Tactics and Techniques: Selective Rising Trout

"bank sitting"

image credit: Vicki Stiefel and Orvis.com

Some thoughts on "bank sitting"...

I have spent hundreds of days on the Henry's Fork in Idaho. I think most fly fishers that have experienced the Henry's Fork would readily agree that this river is almost always a test...even for the most experienced among us. You need to have all of your skills sharpened and ready to go. In addition to a lot of time on the river, I have been very fortunate to know and fish with some of the very best fly fishermen to ever cast a fly in this magnificent place.

As a result, my learning curve was much shorter than most. Aside from the first few years on the HF when every minute was an intense learning experience, much of my time was spent sitting on the bank watching a particular fish. Most often, it was a big fish (by comparison to most others in the river) and most probably because I had fished to that fish more than once, and had been unsuccessful. One of my frequent fly fishing partners on the Henry's Fork called my behavior (sitting and watching a fish) the result of being stubborn. Well, I prefer to think of it as curiosity. see more...

trout rising to a fly

image credit: Jeremy Allan and American Angler

A good "presentation" of the fly is everything...well almost everything.

 

I don't know about you, but I learned long ago that when you are fishing to selective trout (dry or nymph), presentation is everything. The absolute perfect fly will almost always be refused by a selective trout if the fly is not perfectly presented to the fish within the fish's "feeding window". If you are fishing in moving water, a good presentation is all the more difficult due to the presence of multiple currents that can affect almost everything (fly line, leader, tippet and the fly. 

It is the drag that these currents create that is most often the reason your presentation is less than perfect and the trout refused your perfect fly. Selective trout all have an almost magical sense of "normal" or should I say "natural". If your fly moves unnaturally even the slightest bit once it is in that trout's "feeding window", there is a high probability your fly will be refused. Obviously, drag on your fly is a problem but there are several things you can do to reduce it. see more...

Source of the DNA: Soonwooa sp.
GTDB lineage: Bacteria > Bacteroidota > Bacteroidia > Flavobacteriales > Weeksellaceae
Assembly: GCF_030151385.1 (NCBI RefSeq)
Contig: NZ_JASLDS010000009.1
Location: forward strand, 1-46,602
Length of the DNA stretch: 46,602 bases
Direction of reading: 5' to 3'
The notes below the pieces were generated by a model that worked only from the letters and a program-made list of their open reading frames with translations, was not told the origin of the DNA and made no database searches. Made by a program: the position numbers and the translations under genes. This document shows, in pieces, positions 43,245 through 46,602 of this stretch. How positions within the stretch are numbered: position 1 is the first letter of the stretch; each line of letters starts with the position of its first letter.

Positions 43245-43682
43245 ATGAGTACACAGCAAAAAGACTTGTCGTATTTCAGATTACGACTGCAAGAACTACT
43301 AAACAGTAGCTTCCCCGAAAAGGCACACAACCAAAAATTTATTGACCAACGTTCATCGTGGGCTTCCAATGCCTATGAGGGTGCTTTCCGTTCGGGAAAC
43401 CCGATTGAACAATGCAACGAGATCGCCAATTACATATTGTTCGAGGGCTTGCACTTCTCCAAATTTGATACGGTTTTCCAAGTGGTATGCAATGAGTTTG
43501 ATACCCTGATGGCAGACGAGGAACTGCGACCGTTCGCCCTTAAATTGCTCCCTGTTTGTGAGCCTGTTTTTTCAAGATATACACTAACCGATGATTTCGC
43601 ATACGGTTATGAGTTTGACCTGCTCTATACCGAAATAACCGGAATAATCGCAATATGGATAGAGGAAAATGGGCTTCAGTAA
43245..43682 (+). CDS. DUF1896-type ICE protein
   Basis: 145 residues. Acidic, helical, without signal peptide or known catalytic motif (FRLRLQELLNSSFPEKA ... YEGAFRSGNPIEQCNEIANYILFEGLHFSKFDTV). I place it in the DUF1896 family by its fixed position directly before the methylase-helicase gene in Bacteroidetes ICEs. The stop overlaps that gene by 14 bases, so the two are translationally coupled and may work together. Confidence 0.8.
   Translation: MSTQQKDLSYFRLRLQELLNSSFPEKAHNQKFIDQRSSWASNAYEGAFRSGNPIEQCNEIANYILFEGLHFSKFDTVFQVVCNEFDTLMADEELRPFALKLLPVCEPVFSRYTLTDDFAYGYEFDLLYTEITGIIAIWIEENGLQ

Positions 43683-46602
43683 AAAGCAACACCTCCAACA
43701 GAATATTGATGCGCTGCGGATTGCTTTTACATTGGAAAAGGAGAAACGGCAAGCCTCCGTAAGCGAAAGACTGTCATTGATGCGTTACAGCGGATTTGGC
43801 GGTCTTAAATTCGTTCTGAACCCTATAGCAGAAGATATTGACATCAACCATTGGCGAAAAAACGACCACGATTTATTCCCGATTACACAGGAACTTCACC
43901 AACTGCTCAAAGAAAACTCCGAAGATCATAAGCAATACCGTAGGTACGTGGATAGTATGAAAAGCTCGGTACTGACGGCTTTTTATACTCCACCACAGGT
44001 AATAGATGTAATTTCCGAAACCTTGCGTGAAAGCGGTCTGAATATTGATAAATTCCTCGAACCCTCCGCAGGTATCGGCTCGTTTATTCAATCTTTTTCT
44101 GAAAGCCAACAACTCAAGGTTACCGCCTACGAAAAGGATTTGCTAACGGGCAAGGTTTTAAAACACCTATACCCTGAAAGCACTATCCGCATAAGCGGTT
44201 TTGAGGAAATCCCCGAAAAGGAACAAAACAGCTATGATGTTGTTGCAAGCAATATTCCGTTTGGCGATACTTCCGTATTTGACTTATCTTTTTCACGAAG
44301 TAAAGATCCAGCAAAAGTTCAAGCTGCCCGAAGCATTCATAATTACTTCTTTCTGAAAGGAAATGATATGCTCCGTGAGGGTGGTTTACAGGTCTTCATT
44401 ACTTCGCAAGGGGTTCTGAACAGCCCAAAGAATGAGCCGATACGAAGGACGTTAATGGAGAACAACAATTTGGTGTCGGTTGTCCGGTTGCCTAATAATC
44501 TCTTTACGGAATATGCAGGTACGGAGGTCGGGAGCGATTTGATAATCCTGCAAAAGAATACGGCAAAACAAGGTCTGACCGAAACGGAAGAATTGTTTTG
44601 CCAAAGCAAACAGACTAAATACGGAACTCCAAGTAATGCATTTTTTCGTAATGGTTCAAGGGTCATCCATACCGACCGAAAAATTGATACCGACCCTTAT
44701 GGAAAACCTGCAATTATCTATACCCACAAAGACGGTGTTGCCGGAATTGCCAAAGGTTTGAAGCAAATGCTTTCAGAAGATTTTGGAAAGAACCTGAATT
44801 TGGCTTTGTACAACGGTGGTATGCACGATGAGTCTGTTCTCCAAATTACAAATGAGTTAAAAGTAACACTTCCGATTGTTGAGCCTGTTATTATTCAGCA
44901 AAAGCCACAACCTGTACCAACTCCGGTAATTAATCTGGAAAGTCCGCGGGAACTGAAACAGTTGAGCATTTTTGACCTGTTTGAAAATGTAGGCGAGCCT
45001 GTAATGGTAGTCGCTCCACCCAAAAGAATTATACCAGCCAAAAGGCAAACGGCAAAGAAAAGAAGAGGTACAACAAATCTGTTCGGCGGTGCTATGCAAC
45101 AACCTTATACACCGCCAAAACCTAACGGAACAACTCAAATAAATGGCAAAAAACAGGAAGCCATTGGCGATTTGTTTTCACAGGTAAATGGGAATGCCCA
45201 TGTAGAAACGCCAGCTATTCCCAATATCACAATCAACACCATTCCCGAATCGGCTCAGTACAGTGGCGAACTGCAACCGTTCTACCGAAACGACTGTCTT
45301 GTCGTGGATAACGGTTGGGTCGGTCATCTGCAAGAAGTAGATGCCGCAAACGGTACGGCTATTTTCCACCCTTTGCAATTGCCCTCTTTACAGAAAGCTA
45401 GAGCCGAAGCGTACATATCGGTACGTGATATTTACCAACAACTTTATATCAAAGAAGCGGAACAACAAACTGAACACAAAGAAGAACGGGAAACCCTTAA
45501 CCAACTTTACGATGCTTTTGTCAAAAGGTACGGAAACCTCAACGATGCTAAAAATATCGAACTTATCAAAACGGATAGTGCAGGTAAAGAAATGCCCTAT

Tips for Catching Selective Rising Trout - by Mike Lawson and Rio Products. Mike Lawson grew up fly fishing the Henry's Fork...a river well known for it's large and very selective trout. I have fished the Henry's Fork for 40 plus years and, without question, Mike Lawson is one of the very best when the fish get "tough". Click here to view article...

10 Ways to Fool Smart Trout - by William Tapply and Field & Stream. If you do nor know, William Tapply is a legendary writer for Field & Stream. I grew up reading his stuff. Click here to view article...

Selectivity - why and how do trout become selective feeders - written by "Silver Creek" on theflyfishingforum.com. For many years, I have tried to read all I can on "Why can some trout can be so damned selective? This article is among the very best I have ever read. Given his moniker "Silver Creek" makes me think this writer spends a lot of time on Silver Creek in Idaho...a place well know for selective trout. I will also note that "Silver Creek" was taught to fly fish by Gary Borger...a longtime childhood friend. If you are not already a member of theflyfishingforum.com, you probably should be. Registration is easy and free. The following link will take you to the article (forum post) I refer to. Click here...

What is micro-drag and how to avoid it... this is a relatively short video by Tom Rosenbauer and Orvis. Micro-drag is simply drag on the fly that we typically cannot see as it is so slight. Unfortunately, the trout sees it...Click here to view the video...